A web-blog (formerly known as Stu's Views and MS News), now published by MS Views and News, a patient advocacy organization. The information on this blog helps to Empower those affected by Multiple Sclerosis globally, with education, information, news and community resources.
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Tuesday, December 13, 2016
An MS patient's story - My 24-Year Journey to an MS Diagnosis and a New Beginning
The road to a multiple sclerosis diagnosis can be a short one or — as mine was — a very long 24 years between first experiencing symptoms and being diagnosed.
My MS journey began around the mid-1980s. Growing up, I was the ultimate jock; I participated in football, basketball, and baseball and later in life, snow skiing, waterskiing, and surfing.
As my symptoms advanced, I attributed my loss of rhythm, balance, and vision to growing older. I would adjust to the change, and my adjustment would then become my standard.
In 2004, however, it became apparent that what I was experiencing was not natural aging. I finally decided it was time to seek medical help and determine what was happening.
From One Specialist to Another
My first stop was a visit to my family doctor. Based on my description of my symptoms, my doctor identified several tests and specialists that could likely help to determine the cause of my lightheadedness, blurry vision, balance issues, and strange feeling in both legs.
My next stop was to see an ENT physician (otolarygologist), who conducted four tests: electronystagmography, which detects involuntary eye movements; posturography, to assess my balance; rotary chair testing, to evaluate my vestibular system (which includes the inner ear, brain stem, and cerebellum); and electrocochleography, which records how the cochlea — a part of the inner ear — responds to sound.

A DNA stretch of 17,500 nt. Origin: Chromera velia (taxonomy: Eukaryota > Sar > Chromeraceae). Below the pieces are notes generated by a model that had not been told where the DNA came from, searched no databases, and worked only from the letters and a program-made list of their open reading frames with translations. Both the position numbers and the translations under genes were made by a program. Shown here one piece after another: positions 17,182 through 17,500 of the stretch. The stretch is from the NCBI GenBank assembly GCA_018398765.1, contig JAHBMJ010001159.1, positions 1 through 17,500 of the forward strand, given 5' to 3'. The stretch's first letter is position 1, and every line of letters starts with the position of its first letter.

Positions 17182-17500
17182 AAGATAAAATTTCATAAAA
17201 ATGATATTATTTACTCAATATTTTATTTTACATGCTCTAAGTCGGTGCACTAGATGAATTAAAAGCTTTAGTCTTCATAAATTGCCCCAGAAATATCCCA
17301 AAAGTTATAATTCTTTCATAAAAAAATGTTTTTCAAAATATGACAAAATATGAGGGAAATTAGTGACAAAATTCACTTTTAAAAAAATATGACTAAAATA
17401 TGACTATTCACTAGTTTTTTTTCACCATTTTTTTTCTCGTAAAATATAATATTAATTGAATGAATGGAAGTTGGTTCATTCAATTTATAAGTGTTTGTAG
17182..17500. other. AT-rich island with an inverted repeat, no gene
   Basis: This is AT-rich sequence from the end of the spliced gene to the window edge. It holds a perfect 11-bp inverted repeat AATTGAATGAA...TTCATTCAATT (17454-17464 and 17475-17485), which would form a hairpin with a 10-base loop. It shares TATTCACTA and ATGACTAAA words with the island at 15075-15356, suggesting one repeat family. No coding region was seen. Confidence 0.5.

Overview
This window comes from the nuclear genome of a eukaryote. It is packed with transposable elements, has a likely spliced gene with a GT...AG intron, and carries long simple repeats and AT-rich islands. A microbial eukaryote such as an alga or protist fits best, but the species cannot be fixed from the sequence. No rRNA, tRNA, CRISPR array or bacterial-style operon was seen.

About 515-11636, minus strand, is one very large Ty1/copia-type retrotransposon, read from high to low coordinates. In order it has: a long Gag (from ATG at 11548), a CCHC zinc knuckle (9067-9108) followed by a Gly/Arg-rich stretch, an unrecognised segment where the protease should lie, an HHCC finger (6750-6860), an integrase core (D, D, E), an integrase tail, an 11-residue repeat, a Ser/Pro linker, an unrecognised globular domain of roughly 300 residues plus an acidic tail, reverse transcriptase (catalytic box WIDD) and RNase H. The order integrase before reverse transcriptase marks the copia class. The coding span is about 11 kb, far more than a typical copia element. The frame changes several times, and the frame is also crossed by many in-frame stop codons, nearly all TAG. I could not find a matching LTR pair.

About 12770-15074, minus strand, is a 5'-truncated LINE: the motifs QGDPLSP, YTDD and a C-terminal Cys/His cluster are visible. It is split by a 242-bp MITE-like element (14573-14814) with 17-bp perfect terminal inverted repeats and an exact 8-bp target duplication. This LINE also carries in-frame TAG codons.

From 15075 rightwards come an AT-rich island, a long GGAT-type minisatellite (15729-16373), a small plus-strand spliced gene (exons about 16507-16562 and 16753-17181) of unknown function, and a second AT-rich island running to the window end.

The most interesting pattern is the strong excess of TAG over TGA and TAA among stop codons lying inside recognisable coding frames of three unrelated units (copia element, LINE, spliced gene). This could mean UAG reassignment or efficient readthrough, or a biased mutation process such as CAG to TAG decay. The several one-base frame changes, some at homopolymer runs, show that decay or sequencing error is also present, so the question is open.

The results of these tests showed there were issues with both my eyes and ears, leading to referrals to physical therapy and to an ophthalmologist.
The ophthalmologist noticed damage to my optic nerve in my left eye. He suspected I’d had optic neuritis at some point in the past. He also thought the cause of my periods of blurry vision might be Uhthoff’s syndrome, the temporary worsening of symptoms related to MS when the body becomes overheated.
In spite of possibly having two conditions related to MS — namely optic neuritis and Uhthoff’s syndrome — I was not diagnosed with MS at that time.
Over the next three years, I visited several more specialists, including a neurologist who discovered neuropathy (nerve damage) in both legs. However, a year of vitamin B12 injections did not help, and several brain MRIs indicated “all clear.”
After four years, I began to do my own research to understand why my symptoms were so hard to diagnose, and I quickly had an answer: Just one search for lightheadedness on the Mayo Clinic website turned up 1380 possible causes! “Wow,” I thought, “they might never figure this out.”